I grew up in rural Utah and my seminary teacher was CES employee and was ‘out-there.’ He was a nice guy and all, but he told us evolution was false, fossils were just left over bits from other worlds, and spent a whole class showing us old German footage of the holocaust telling us this is what happens in a godless society.
    Those were good times…

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  21. mapman on September 13, 2011 at 12:44 PM

    I agree that the Church doesn’t have an official position on evolution and that it is unfortunate that anti-scientific ideas have had such influence in the Church.

    However, being a guy who graduated from seminary a few months ago, I would say that not letting your kids go to seminary is a bad idea (especially if they want to). I would suggest that seminary is not the same as it was in the 70s, so the likelihood that you will get a creationist teacher I don’t think is all that great (I never had any issues with that). Even if you do, it’s a good way for people to learn to do with those kinds of things because you will eventually anyways. Also the only year you would talk about this would be the Old Testament year, and that obviously wouldn’t be the topic for every single lesson of the year. I think that teachers consistently teach about the important stuff like the Atonement. I found seminary to be a good spiritual experience, I learned a lot, I got to know my peers a lot better, and it really was a great way to start off my day. Overall, my experience has been very positive.

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  22. Brad on September 13, 2011 at 12:46 PM

    Great post. But I’m not entirely sure about this comment:

    “The young earth theory (that the earth has only been in existence for 6,000 years) has been sufficiently discredited by science to not merit further discussion, and the church doesn’t officially espouse that.”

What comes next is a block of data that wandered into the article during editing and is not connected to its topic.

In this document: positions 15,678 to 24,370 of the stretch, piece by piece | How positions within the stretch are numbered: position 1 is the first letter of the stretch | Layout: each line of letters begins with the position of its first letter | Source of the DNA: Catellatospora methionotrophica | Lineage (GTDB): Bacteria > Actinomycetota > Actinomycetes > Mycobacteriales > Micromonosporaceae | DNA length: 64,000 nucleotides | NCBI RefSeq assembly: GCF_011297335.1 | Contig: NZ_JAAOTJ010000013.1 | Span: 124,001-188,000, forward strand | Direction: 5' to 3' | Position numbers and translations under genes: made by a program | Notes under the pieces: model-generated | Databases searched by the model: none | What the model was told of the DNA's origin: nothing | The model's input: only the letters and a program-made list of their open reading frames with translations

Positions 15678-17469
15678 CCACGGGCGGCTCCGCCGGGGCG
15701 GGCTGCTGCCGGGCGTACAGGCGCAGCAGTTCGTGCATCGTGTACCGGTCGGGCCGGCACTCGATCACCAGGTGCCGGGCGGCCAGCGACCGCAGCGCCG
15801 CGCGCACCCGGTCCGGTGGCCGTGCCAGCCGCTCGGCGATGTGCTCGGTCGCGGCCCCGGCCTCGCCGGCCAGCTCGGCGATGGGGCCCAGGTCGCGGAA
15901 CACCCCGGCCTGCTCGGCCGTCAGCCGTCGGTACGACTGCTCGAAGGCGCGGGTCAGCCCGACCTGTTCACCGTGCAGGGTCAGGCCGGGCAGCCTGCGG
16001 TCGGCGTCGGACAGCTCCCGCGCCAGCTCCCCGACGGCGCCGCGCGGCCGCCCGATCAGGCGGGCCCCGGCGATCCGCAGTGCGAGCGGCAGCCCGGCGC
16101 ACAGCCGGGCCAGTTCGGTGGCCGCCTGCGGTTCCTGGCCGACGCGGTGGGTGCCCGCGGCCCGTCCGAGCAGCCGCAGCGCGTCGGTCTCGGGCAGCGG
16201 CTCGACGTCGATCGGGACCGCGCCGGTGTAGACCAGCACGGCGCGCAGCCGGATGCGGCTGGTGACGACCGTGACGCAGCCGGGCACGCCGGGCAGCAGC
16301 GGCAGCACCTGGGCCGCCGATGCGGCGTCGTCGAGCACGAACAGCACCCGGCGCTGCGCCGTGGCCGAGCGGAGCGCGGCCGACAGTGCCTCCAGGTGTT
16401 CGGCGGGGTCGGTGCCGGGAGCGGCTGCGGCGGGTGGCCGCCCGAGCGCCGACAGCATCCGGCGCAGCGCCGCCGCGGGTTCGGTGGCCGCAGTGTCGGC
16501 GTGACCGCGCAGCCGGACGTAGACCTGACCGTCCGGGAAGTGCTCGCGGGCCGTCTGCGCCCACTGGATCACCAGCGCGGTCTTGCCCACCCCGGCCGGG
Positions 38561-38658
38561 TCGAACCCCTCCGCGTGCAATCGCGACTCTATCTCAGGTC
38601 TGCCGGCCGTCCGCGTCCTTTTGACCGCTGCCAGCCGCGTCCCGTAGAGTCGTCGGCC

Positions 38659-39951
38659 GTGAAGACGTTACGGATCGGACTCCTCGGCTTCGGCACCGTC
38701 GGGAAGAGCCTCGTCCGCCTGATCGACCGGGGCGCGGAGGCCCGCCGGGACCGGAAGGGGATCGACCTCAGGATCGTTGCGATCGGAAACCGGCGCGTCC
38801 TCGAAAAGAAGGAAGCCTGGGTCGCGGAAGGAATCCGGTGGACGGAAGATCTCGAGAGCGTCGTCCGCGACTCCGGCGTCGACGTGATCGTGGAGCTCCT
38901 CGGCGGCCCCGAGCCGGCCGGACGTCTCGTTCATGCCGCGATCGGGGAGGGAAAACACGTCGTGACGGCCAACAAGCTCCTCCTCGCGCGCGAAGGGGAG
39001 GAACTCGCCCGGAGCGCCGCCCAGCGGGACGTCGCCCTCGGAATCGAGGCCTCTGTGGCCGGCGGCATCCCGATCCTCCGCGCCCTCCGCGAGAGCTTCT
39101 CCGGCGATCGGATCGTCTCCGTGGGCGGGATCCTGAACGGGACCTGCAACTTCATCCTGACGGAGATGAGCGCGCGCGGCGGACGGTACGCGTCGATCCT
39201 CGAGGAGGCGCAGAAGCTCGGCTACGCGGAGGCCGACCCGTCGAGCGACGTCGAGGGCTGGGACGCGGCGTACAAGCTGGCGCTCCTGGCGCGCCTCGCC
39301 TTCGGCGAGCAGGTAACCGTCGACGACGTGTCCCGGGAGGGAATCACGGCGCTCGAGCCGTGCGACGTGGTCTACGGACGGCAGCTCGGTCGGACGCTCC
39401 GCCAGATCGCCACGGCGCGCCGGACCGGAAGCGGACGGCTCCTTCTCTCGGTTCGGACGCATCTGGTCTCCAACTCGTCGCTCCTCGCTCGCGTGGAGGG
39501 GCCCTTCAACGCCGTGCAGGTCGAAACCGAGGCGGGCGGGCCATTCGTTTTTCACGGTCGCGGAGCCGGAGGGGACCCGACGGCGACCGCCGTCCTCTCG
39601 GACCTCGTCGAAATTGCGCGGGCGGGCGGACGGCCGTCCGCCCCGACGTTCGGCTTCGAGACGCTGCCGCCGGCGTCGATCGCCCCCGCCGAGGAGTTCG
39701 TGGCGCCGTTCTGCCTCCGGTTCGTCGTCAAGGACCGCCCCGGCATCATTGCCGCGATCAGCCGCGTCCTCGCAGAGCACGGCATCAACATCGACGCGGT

D&C 77 can be easily parsed, but I know a few people who take to heart the section header “This earth has a temporal existence of 7000 years”. If I were a creationist, the easiest explanation of that statement would be the earth is 7000 years old, period. And the church hasn’t done much to debunk that, if they disagree with it.

    I had to laugh about hearing the dinosaurs inhabiting other worlds theory. I heard that from my grandfather. In my youth I heard much more anti-evolution teaching in the church than I do now, and when he told me that, I sort of believed it. I would love to know which bright GA started that ball rolling…

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  23. Jeff Spector on September 13, 2011 at 12:51 PM

    Dan,

    “Who? at least, who thinks science is a religion?”

    There have been some here who have stated that they are fact-based people, who will not beleive anything without facts. But, as we all know, science is not 100% fact-based. There is faith in science. But some have more faith in science, which makes it a religion of sorts.

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  24. Starfoxy on September 13, 2011 at 12:53 PM

    This whole discussion reminds me of the Miss USA “should evolution be taught in schools?” video, which led to the parody video: “Should math be taught in schools?”

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  25. jmb275 on September 13, 2011 at 1:29 PM